Get ready to rumble during lockdown
Get ready to rumble during lockdown
It is often said that opportunity arises out of adversity. Covid-19 has been massively disruptive, but it does provide some opportunities …
“In the same way that this time has allowed Mother Nature to take a deep breath and the natural environment around us to become healed and restored, this could also be seen as a period when the built environment is given an opportunity to rest, be repaired and be restored,” says Lydia Hendricks, a director at facilities management experts Facilities Management Solutions (FMS).
“According to the regulations of the Disaster Management Act: Alert level 3 during Coronavirus Covid-19 lockdown, businesses and other institutions with more than 100 employees must minimise the number of employees at the workplace, at any given time, through the introduction of staff rotation, staggered working hours, shift systems, remote working arrangements or similar measures, in order to achieve social distancing and to limit congestion in public transport and at the workplace.”
As a result, there are far fewer people on the premises than there would normally be, giving businesses the ideal opportunity to do repairs and maintenance jobs without causing major disruptions to their day-to-day activities.
Inspect and repair or replace worn flooring
Hendricks notes that, each year, as many as 8 500 accidents are caused by “slip and trips” in the workplace – in countries that typically have a population of 60 to 70 million people. “This equates to approximately 37% of all total accidents. Apart from costing the economy in excess of R12,5 billion per annum, a further R8,5 billion is lost annually by employers due to lost production.
“The importance of regularly inspecting floors for any sign of wear and tear and ensuring that damaged floors are replaced as soon as possible cannot be overemphasised. For this reason, most countries (including South Africa) have now begun introducing legislation that requires that public floor areas be installed to comply with fixed safety regulations.”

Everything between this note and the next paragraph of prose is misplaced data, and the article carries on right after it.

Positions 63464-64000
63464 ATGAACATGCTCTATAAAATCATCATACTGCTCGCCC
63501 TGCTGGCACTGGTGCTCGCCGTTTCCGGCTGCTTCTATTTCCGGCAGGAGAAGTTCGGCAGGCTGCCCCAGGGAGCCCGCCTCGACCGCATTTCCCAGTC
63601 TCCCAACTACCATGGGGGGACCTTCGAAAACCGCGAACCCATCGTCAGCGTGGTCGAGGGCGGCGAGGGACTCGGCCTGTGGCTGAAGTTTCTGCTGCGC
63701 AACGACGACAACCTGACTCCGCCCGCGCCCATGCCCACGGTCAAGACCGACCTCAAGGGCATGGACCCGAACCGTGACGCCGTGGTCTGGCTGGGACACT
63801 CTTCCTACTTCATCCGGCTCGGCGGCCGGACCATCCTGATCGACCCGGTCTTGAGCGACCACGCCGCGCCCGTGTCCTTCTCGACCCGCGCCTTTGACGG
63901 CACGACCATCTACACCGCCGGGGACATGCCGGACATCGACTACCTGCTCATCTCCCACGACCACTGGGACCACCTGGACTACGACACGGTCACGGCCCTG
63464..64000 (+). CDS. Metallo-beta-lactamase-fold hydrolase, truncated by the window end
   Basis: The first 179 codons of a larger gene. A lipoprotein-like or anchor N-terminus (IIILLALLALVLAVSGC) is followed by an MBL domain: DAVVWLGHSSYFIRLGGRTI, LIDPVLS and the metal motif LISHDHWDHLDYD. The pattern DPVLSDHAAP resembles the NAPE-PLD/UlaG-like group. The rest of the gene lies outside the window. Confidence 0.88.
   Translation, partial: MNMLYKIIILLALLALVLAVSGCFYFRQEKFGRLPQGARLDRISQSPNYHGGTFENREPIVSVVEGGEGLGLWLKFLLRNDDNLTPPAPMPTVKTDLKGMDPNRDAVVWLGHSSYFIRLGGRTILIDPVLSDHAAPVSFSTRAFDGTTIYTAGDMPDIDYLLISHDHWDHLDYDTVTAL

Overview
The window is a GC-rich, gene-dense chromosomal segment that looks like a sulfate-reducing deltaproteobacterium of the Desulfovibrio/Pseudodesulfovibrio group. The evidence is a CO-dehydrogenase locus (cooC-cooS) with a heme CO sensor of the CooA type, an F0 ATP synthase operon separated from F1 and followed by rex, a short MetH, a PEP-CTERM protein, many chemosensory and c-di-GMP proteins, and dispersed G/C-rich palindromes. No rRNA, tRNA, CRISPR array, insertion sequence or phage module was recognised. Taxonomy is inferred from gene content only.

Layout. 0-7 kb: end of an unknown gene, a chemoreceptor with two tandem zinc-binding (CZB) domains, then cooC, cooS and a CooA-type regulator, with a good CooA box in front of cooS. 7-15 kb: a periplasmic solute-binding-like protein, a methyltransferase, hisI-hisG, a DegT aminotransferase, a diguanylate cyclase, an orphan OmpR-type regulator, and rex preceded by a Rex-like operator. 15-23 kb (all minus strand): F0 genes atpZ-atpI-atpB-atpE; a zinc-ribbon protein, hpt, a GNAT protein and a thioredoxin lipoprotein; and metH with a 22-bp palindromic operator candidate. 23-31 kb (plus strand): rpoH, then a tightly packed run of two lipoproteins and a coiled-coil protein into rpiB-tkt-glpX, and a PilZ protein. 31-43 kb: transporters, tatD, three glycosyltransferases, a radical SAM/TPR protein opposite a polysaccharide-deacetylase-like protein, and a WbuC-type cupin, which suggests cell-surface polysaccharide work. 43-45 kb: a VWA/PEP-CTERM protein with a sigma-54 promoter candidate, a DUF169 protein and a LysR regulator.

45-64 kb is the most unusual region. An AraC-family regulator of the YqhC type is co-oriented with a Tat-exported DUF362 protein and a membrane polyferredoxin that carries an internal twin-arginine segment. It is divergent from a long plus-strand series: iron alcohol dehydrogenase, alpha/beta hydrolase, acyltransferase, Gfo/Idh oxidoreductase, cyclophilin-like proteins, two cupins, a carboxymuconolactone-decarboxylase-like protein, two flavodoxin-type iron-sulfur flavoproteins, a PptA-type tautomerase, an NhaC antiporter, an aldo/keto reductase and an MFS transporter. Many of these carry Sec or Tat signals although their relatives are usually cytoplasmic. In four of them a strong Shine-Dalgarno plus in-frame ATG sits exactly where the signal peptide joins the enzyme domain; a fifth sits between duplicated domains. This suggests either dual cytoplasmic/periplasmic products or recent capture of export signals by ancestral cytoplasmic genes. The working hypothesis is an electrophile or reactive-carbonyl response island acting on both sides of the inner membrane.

Because floors in an office space are often subjected to heavy foot traffic and damage caused by chairs, desks and trolleys, it is important to install a floor that will be able to withstand this abuse, yet be easy to maintain and clean. Other measures include laying static dissipative and static conductive flooring to eliminate static, unwanted shock transmissions and disruptive surges in sensitive areas where static electrical discharges might be hazardous to sensitive devices and electronics, such as those in computer server rooms or laboratories.
“Replacing office floors can be very disruptive to employees, as the entire space needs to be cleared and could be out of use for several days,” she says. “The smell of glues, solvents or cleaning chemicals might also irritate some people and make it difficult for them to work. For this reason, it is prudent to consider using this time to invest in new floors or conduct a thorough deep-cleaning of office carpets.”
“Small actions taken now could end up saving companies a lot of money and frustration in the long run,” Hendricks says, adding that the cost of electricity is also expected to increase in due course. “Things like changing light bulbs and upgrading to low-energy LED bulbs, implementing a remote meter reading or conducting electricity checks are important steps that should be taken now while disruption will be kept to a minimum.”